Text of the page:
Wednesday, May 2, 2012

Yet Another Guest Blogger: Introducing Elizabeth!

Greetings Beardies,

Yesterday I did an Author Spotlight on Court Ellyn as a way to introduce her to you all--I figured it fitting, as she will be doing the occasional guest post on The Bearded Scribe.

Today I have yet another introduction to make...  Beardies:  Meet Elizabeth Norton, a fellow Beardie and a great friend of mine from my time spent at Alma College.

Like Court, Elizabeth has jumped at the opportunity to be a Guest Blogger on The Bearded Scribe, and I couldn't be more thrilled to have not only one, but two great minds joining my ranks.  Perhaps we'll take over the world!

Elizabeth and I have been friends since our first encounter at Alma--a voice class of only four students--and our  friendship only grew as the years passed and each of our friends became mutually connected through Choir and other organizations on campus.

{On a side note: I must also add that this shy, nerdy (that's a compliment, folks, just in case you were worried) young woman has a voice that will knock your socks off!}

Elizabeth has been an avid follower of The Bearded Scribe, commenting on many-a-post (providing me with some great feedback and mind-stirring insight), but it wasn't until a certain comment that she had posted when I stupidly remembered that she was a librarian.  A librarian!  What better asset to a blog about books (mostly) than a librarian?!?

It was in this dumbfounded realization that I extended the same invitation to Elizabeth as I also extended to the readers of LegendFire... and, well, she accepted.  Graciously, I might add.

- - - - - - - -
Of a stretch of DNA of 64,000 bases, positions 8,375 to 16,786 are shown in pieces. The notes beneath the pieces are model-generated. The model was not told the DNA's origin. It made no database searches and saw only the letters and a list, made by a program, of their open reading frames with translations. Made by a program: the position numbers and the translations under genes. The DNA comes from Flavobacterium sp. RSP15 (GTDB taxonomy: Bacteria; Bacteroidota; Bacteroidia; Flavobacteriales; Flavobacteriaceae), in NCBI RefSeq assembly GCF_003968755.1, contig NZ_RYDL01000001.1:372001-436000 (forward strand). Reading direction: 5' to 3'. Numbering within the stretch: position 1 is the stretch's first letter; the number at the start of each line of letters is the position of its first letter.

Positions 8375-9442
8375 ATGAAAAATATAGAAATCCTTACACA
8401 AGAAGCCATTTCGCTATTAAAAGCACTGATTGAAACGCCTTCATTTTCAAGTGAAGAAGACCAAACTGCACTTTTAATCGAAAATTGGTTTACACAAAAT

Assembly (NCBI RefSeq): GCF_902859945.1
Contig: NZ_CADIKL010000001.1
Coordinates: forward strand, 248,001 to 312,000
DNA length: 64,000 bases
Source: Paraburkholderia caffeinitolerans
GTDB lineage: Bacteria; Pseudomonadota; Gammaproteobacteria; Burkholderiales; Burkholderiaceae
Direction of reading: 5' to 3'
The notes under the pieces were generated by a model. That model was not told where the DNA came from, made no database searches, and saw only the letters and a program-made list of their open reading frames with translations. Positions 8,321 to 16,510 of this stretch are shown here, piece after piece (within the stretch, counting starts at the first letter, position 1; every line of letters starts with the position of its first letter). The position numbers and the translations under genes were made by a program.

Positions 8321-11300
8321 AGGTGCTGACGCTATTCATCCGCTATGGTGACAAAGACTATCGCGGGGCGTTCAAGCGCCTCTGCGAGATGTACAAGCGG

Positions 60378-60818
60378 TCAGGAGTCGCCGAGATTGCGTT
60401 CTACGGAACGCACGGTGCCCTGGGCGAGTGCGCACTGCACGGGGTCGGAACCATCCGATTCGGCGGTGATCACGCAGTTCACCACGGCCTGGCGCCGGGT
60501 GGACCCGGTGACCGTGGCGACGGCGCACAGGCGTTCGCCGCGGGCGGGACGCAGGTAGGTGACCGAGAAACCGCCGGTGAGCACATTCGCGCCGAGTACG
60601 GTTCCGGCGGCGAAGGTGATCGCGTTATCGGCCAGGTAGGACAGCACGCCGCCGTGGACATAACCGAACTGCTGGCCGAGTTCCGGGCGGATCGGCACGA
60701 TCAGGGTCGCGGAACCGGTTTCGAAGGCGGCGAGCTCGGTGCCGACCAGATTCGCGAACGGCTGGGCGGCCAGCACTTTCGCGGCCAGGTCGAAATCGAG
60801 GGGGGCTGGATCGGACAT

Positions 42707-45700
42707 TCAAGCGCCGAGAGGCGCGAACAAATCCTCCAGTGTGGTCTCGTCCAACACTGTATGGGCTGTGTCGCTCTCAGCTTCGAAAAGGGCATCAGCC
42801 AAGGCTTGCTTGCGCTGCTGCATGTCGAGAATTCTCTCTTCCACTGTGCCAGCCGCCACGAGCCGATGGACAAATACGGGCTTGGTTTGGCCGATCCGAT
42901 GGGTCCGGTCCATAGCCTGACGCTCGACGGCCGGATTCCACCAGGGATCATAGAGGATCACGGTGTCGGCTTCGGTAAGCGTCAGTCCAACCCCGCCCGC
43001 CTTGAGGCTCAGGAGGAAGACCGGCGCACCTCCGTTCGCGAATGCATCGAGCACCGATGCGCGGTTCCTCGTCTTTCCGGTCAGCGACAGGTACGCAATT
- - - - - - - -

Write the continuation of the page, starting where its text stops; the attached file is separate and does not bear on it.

As I did with Court, I decided to post a quick interview to introduce Elizabeth to all of you... so here it goes...

The Bearded Scribe: Please tell me a little more about your education, degree, and your position as a librarian and how it has influenced your love of books and writing.

Elizabeth: I hold a Master's degree in Library and Information Science from Wayne State University in Detroit, Michigan. My concentration was School Library Media, but I changed to Youth and Teen Services and public libraries when I found out you had to have a teaching certificate to work in a school library. I actually chose Library Science because I love too many kinds of literature to specialize in one, and youth and teen services more specifically because youth librarians are fun and teen librarians...well, teen librarians are rock stars. I'm not a rock star, but if I stay in the field long enough, maybe I will be someday.

I've been in my current position, Teen Librarian at Commerce Township Community Library in Commerce Township, Michigan, for five years--and I love it. I buy all the books for the teen collections (grades 6-12), which gives me a lot of exposure to all areas of YA literature, movies, and music. I also do programs for grades 6-12, which means I get paid to play a lot and eat loads of pizza. It's so much fun and so rewarding. When I connect a teen to a book that suddenly makes them a lifetime reader, I know I'm doing what I was put on Earth to do. Hooking them on one of my favorites is always a bonus, too. World domination, one book at a time.

The Bearded Scribe: On what projects, if any, are you currently working?

Elizabeth: I've been reviewing teen books and professional resources for a library journal called Voice of Youth Advocates (VOYA) for the last year.